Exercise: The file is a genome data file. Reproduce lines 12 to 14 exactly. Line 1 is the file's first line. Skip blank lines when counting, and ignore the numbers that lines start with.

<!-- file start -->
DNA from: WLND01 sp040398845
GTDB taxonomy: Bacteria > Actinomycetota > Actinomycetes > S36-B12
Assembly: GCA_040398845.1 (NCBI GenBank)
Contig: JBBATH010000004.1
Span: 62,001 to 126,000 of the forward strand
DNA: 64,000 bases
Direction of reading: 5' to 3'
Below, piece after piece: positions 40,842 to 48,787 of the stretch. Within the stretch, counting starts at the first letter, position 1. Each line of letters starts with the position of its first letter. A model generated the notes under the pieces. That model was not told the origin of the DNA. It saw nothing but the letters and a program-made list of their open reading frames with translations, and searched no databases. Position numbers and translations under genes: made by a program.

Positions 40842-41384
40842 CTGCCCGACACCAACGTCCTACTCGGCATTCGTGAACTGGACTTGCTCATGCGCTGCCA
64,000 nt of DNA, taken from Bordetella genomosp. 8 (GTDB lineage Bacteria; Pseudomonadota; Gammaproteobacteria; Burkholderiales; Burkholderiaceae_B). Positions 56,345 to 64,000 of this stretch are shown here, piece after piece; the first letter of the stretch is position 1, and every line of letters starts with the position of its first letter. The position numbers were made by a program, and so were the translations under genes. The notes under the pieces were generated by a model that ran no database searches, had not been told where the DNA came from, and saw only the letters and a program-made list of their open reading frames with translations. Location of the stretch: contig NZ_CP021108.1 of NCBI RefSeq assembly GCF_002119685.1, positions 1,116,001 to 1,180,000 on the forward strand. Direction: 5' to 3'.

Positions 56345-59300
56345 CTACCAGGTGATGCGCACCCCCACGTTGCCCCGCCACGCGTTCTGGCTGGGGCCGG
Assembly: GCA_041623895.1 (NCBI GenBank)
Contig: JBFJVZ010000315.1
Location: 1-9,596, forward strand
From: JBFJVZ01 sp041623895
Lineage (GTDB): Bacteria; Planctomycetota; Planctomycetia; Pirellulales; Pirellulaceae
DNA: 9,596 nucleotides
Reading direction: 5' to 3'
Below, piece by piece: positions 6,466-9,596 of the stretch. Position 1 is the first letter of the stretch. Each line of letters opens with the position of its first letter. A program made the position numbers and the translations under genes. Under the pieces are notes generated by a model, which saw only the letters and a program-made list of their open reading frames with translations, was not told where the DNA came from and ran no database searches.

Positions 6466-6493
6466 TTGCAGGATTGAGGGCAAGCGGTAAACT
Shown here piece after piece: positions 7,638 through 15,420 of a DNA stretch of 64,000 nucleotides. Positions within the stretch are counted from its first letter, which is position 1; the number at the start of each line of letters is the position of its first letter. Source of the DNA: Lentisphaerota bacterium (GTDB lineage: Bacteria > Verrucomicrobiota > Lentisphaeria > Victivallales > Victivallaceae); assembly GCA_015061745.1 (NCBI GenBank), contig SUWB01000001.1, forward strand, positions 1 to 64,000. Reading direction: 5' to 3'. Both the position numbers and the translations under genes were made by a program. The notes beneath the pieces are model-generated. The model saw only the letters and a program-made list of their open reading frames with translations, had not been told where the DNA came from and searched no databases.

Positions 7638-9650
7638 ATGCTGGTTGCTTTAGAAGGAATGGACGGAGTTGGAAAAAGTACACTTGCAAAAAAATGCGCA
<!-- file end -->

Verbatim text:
Positions 56345-59300
56345 CTACCAGGTGATGCGCACCCCCACGTTGCCCCGCCACGCGTTCTGGCTGGGGCCGG
Assembly: GCA_041623895.1 (NCBI GenBank)